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The wife of Thor the Thunderer! Sif is present in only a small portion of lore, and we do not know much about her. It is unknown whence she came, or what happens to her. Today we shall find out what we can about her, but be warned it may not be too much.  "In Norse mythology Thor, the god of thunder is the most end uring and famous of the old gods. The son of the All Father Odin and the Earth giantess Jord, much is written in the Viking myth about the storm lord and protector of humanity. His wife, Sif, isn't mentioned much in the heathen mythology but what little we have seen about her is very suggestive of her standing in the order of the Aesir.


There isn't an origin given for where Sif comes from in Norse mythology, but she is described as very beautiful, with long golden hair that is often compared to the harvest of wheat. Perhaps the biggest mention of Sif is when her hair is cut by Loki (the trickster god). 


Devastated by the loss of her locks, Sif was inconsolable, which sent Thor into a mighty rage. To save his own skin Loki convinced the dwarves to make new, golden hair for Sif that would grow, in addition to other great treasures of

the Norse gods like Odin's spear Gungnir and Thor's hammer Mjollnir. 


Though she isn't associated with fertility the way that Freya is in Norse myth, Sif is a fertility goddess. It's traditional in all pagan faiths, from the ancient Egyptians and Greeks, up through the Celts and even into modern day Wicca that a sky god (in this case Thor) is mated with an earth goddess to produce fertility. The lightning from the sky to the earth is a clear sign that Thor is reaching to his wife, and some myths suggest this might have been seen as a fertilization that would make the crops grow in the next season.

Though it isn't referenced, context allows us to assume that Sif is a shield maiden and a warrior. because let's face it, married to Thor you'd better be. She has a son Uller which was not fathered by Thor, and she is not the mother of Thor's sons Modi and Magni. Incidentally those two boys were born of the union between Thor and the giantess Jarnsaxa, or Iarnsaxa. The two did have a daughter, Thrud, who was one of the Valkyries.

Though Sif isn't mentioned much in the Asatru faith, the fact that she has such prominent placing of the few myths that do involve her, and her connection to important personas among the Aesir, says that her responsibilities are quite serious even if there aren't odes and sagas about them. She is also a shining example of the equality of responsibility and strength that the Norse culture allowed to women, which would be repressive by today's standards, but by the standards of the time it was shocking the amount of leeway and equality that existed." (1)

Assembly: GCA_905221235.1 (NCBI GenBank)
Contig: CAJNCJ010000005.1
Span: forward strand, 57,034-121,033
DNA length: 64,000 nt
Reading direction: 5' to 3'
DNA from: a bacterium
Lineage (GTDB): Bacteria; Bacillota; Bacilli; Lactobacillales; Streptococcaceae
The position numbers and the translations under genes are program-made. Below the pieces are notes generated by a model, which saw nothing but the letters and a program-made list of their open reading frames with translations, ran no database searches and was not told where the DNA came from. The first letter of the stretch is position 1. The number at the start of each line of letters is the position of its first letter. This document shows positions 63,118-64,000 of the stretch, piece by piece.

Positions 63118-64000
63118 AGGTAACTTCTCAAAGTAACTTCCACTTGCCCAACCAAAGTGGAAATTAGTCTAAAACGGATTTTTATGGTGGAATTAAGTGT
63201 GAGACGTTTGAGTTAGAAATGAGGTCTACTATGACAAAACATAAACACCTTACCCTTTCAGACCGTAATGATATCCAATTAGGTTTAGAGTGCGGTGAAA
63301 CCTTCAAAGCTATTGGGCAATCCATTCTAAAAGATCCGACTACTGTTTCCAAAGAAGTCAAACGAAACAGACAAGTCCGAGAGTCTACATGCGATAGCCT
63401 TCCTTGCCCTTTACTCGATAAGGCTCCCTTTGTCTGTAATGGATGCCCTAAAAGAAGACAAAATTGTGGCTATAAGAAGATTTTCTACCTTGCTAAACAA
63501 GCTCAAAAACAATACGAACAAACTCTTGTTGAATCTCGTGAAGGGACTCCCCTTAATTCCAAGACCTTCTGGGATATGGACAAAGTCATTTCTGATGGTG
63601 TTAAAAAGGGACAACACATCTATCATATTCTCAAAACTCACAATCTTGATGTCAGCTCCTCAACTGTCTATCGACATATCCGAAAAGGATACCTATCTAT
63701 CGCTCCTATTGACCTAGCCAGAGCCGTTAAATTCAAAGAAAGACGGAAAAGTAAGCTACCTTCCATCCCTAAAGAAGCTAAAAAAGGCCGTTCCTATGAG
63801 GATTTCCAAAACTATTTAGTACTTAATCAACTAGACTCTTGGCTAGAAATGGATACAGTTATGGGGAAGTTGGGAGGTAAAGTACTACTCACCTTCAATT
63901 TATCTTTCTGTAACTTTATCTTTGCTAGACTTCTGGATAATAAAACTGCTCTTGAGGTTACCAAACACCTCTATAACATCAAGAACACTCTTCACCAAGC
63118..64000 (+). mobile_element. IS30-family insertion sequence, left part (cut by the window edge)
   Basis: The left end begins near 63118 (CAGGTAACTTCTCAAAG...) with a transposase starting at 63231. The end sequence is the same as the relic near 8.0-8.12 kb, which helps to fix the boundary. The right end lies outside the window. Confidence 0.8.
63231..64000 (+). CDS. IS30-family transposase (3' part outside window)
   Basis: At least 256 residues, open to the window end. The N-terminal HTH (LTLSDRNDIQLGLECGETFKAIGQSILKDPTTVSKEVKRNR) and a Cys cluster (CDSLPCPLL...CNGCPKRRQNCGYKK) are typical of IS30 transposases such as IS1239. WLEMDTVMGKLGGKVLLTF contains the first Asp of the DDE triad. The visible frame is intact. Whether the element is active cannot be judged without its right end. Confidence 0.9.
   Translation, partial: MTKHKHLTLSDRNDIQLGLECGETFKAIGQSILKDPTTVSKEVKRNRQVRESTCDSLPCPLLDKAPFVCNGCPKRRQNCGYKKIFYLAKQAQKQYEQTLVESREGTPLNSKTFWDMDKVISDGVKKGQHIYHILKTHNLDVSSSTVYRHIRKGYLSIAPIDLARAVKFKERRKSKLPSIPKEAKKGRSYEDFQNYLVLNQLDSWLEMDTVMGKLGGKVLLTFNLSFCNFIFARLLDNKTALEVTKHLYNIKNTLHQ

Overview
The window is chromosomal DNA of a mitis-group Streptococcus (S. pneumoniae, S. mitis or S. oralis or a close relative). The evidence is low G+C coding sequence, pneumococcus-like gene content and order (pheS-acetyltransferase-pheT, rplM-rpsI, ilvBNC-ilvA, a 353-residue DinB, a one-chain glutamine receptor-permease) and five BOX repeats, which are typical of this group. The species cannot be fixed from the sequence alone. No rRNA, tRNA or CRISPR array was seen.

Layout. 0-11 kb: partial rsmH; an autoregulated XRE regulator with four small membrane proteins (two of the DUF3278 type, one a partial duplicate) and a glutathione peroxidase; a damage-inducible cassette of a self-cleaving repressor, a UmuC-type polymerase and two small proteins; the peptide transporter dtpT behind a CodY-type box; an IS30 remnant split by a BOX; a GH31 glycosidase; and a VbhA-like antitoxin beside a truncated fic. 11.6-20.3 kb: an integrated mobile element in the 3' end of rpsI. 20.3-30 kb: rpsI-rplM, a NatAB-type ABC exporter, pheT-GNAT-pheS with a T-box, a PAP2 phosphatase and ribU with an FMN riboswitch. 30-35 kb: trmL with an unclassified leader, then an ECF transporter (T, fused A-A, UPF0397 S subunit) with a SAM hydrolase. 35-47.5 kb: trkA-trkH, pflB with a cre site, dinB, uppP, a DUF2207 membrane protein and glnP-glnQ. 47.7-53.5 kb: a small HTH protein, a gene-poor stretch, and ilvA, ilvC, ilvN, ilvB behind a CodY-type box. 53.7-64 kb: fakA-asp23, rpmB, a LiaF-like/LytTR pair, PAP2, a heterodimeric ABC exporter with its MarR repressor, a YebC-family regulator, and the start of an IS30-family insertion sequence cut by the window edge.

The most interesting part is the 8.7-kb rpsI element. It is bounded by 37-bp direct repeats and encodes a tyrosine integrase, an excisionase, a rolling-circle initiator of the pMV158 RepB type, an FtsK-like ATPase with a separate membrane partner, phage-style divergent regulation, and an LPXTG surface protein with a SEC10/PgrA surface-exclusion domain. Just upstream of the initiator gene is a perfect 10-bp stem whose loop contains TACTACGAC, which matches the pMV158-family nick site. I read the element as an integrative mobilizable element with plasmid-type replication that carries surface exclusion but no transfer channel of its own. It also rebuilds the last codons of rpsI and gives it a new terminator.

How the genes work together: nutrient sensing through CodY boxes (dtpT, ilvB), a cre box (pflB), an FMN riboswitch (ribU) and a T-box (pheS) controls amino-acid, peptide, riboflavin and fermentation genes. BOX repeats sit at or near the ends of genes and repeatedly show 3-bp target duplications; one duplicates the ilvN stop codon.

Sif, besides being Thor's wife, is best known for her long flowing golden hair. It was said that it shown like gold itself, and in some cases even brighter. One day, while he was drunk, Loki snuck into Sif's room, and cut off all of her hair. This was possibly the worst thing that you could do to Sif. She was possibly more furious than her husband Thor. Thor was going to kill Loki, but Loki being Loki, got himself out of the mess by promising to replace Sif's hair with spun gold. But that is another story for a different "The Gods", in the end, Sif's lost hair was replaced with gold until it could grow back, and Loki was safe once again, for a time. 

"In Norse mythology, Sif is a goddess associated with earth. Sif is attested in the Poetic Edda, compiled in the 13th century from earlier traditional sources, and the Prose Edda, written in the 13th century by Snorri Sturluson, and in the poetry of skalds. In both the Poetic Edda and the Prose Edda, Sif is the wife of the god Thor and is known for     her golden hair. 


In the Prose Edda, Sif is named as the mother of the goddess Þrúðr by Thor and  of Ullr with a father whose name is not recorded. The Prose Edda also recounts that Sif on  ce had her hair shorn by Loki, and that Thor forced Loki to have a golden headpiece made for Sif, resulting in not only Sif's golden tresses but also five other objects for other gods. 


Scholars have proposed that Sif's hair may represent fields of golden wheat, that she may be associated with fertility, family, wedlock and/or that she is connected to rowan, and that there may be an allusion to her role or possibly her name in the Old English poem Beowulf." (2) 


Well, while some of the information is repeated, it is all good information and I hope that we have learned something today!  


Hail Sif wife of Thor! Hail Sif!!! 





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